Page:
Saturday, August 21, 2010

Second Sale

It turns out it’s not just muscular athletic guys who run bicycle frame companies who can use a Haulin’ Colin trailer; it turns out that small female musicians who are scientists in their day jobs also can do amazing things with one.

At least that’s what I learned today in my second sale, this one to Dayna Loeffler, vocalist and pedal steel guitar player for the dreamy psychedelic rock band, Half Light, (among other things) who plans to use the trailer to haul around her musical gear to gigs and rehearsals, (among other things.)

I had a great time doing trailer business with her today, in no small part because it hardly felt like business; what a great “job” where you get to ride your bike someplace with a trailer attached, then, after sharing with someone the wonder that is the Haulin’ Colin, riding home without the trailer and a big fat check in your pocket instead!

Dayna was totally game for testing whether she was really up for becoming a fully human-powered band roadie. We loaded her amp, bass guitar, pedal steel guitar case (sans actual instrument), and folding stool into the trailer and took off for her nearby rehearsal space in order to see whether it was actually feasible to do so. Even with (I’d estimate) about a hundred pounds of gear and a decent uphill to navigate, musician and trailer made it no problem.

Granted, the weather was cooperating and we wondered what it would be like in the inevitable drenching rains of winter, but so far, so good. Braking will probably be more of a challenge than climbing, but for those of us who appreciate the slow and steady pace, I don’t imagine it will be too much of a problem.

I can’t believe I’ve now sold two trailers in just three days; at this rate, they’ll all be gone before the end of September; better get yours today, while there’s still time!

Friday, August 20, 2010

First Sale

I am now officially a capitalist running-dog small business owner—but not yet Republican—as I celebrate my very first sale as exclusive representative for production models of the Haulin’ Colin trailer which, I continue to allege, will save the world, or at least some small part of some small part of it.

I am deeply honored that my first customer is in the bike business himself, Geoff Casey, founder of Seattle’s Baron Bicycles, makers of some of the finest production (and custom) frames in the business. Geoff broke in his trailer a few weeks ago with a 40-mile car-free carry of a trio of his frames to the Sound-to-Mountains Bike Fest, an impressive feat that he chronicles here.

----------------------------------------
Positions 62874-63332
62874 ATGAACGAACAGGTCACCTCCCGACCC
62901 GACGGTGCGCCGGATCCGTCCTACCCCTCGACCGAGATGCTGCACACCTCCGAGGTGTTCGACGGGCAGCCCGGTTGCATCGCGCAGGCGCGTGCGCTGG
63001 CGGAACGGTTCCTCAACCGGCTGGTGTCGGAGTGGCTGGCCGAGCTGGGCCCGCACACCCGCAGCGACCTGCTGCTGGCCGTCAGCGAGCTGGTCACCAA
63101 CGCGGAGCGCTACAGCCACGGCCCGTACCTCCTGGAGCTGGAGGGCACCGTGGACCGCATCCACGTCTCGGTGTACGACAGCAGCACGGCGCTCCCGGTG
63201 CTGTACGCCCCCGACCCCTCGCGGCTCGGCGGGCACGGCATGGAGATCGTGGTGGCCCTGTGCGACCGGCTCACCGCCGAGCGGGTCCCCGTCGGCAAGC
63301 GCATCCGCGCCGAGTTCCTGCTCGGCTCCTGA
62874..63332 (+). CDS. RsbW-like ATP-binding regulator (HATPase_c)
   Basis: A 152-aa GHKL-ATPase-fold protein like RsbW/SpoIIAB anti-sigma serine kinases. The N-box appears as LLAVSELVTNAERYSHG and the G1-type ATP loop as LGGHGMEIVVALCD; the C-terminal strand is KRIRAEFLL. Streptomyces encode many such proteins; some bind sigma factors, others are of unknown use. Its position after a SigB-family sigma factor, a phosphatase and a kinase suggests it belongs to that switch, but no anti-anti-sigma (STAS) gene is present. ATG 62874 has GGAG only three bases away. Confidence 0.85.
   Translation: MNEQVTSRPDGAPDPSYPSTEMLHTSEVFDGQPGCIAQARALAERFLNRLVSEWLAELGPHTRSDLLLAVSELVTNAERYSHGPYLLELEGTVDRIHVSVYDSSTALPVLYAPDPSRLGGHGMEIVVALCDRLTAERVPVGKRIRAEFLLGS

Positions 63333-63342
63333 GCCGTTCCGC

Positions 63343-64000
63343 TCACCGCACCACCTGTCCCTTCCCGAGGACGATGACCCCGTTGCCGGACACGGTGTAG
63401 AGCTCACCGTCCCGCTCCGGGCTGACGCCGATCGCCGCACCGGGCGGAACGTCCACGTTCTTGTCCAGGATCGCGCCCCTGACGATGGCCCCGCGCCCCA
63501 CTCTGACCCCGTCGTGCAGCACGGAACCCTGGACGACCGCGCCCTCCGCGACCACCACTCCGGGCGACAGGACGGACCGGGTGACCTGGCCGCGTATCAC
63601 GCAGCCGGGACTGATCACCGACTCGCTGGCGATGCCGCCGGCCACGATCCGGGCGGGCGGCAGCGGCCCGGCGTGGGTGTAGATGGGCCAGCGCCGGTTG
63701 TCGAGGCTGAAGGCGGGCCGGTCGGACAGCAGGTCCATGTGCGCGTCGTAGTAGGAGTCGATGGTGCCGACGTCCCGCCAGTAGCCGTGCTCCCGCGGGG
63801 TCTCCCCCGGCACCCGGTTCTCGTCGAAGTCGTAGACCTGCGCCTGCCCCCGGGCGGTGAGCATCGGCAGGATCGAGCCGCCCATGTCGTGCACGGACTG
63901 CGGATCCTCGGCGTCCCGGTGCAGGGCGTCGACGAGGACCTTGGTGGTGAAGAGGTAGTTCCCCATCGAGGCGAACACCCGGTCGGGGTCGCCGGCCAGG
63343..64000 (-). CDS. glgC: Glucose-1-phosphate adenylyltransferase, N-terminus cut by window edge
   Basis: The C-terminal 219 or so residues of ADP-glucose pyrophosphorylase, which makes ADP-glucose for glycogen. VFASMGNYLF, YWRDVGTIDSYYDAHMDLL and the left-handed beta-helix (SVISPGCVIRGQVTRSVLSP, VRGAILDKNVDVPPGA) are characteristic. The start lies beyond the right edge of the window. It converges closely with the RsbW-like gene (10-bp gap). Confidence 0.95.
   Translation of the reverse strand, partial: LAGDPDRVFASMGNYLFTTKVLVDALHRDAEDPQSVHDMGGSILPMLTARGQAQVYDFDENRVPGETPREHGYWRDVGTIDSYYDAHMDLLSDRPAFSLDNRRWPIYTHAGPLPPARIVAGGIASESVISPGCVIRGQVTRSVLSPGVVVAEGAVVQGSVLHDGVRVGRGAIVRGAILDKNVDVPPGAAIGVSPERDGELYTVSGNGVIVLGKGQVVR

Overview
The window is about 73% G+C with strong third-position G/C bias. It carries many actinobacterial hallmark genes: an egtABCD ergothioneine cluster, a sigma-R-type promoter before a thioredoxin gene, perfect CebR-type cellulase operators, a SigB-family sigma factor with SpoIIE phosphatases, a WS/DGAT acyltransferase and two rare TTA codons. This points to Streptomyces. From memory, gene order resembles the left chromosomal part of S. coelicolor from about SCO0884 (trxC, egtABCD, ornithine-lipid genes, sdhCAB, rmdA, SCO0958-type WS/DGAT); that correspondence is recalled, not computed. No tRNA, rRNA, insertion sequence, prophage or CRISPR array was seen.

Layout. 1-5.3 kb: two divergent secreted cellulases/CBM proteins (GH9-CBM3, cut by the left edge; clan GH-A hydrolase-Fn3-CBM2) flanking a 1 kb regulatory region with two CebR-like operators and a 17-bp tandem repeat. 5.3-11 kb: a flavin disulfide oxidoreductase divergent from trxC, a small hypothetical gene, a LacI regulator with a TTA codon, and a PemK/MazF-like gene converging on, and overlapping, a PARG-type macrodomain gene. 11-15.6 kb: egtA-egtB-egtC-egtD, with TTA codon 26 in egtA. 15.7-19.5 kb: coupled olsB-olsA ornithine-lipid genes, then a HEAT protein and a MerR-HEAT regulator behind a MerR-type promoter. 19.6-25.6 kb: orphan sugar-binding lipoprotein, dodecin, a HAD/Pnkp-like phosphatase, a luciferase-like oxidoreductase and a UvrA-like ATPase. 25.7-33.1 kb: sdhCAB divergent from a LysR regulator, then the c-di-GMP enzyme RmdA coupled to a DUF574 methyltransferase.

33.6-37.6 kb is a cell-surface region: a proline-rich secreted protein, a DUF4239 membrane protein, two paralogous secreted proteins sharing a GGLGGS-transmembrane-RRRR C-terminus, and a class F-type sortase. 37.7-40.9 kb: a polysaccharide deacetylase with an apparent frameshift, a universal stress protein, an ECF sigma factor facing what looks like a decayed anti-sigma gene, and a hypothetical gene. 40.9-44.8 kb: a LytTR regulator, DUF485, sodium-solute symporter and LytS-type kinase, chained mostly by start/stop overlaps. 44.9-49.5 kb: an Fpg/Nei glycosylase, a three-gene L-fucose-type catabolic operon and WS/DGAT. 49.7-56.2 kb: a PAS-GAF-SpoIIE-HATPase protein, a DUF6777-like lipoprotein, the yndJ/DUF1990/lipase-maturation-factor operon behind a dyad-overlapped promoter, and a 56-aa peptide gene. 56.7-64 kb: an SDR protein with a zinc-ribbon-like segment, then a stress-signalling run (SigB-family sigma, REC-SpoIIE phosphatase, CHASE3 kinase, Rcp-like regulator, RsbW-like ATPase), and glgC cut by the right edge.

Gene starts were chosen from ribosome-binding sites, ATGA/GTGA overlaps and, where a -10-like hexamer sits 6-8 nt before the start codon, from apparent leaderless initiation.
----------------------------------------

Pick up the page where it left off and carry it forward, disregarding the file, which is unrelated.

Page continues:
I was all but moved to tears in conversation with him to hear how well he gets the gospel of the trailer; he was talking about how having the ability to carry so much stuff so easily—especially, in his case, complete bikes—completely changes a person’s mindset; no longer do you think that you’ve got to take the car just because you’ve got a load to haul; and what’s best of all, is that you get another free bike ride instead of being cooped up in a cage.

Selling stuff is a little strange for me; I’m used to trading my services rather than goods for money. There’s a part of me that feels like I’m getting away with something to be paid just for providing this thing to someone. On the other hand, I have no qualms about the intrinsic (not to mention instrumental) value of the Haulin’ Colin trailer; it would still be a bargain at twice the price.

So now, I’ve got eighteen more from the initial run; if I keep up the same pace I’m on, given that it’s only been 10 days since I picked up the first finished ones, they should be all gone in six months.

Better order now!

Friday, August 13, 2010


Thanks to the generous assistance two .83 cronies (but lest you imagine they are booze-sodden dirtbags, keep in mind that one is a Ph.D. candidate in neurobiology and the other an expert in the manly art of software engineering), I managed to pull off the first of several scheduled trailer “migrations,” whereby we use human power to transport the rigs from Haulin’ Colin’s shop to my storage unit, and in at least one case, a Distributed Storage location in Seattle’s tony Sand Point neighborhood.

It worked great; each rider hauled a trailer with another trailer stacked on top. As Colin put it, “As long as you’re pulling a trailer, you may as well load it,” and how right he was: all three performed beautifully, cradling second unit above, zip-tied for security and padded to protect the brand-new shiny powdercoat.

It was a beautiful sight as the three of us rode through SODO, Chinatown, and the Central District bringing our precious cargo home. We had a friggin’ convoy, good buddy, and cars—and even trucks and busses—gave us all due respect when we took a lane at necessary moments.

As usual, people stopped at stared at the things of beauty and wanted to know what they were and where they could get one for themselves. I still have to figure out how to translate this interest into trailer sales but it makes me confident that there’s a market out there and that my first run of rigs will eventually find their places in people’s lives sooner rather than later.

One important learning did emerge from the event: the trailer hitch’s hitch-pin should always stay with the trailer itself; I left home with my own trailer’s pin in my hitch; I accidentally left it, then, at the storage unit and so, when it came time to hook my home unit up later in the evening, it wasn’t there.

Good thing the storage unit is only three blocks away.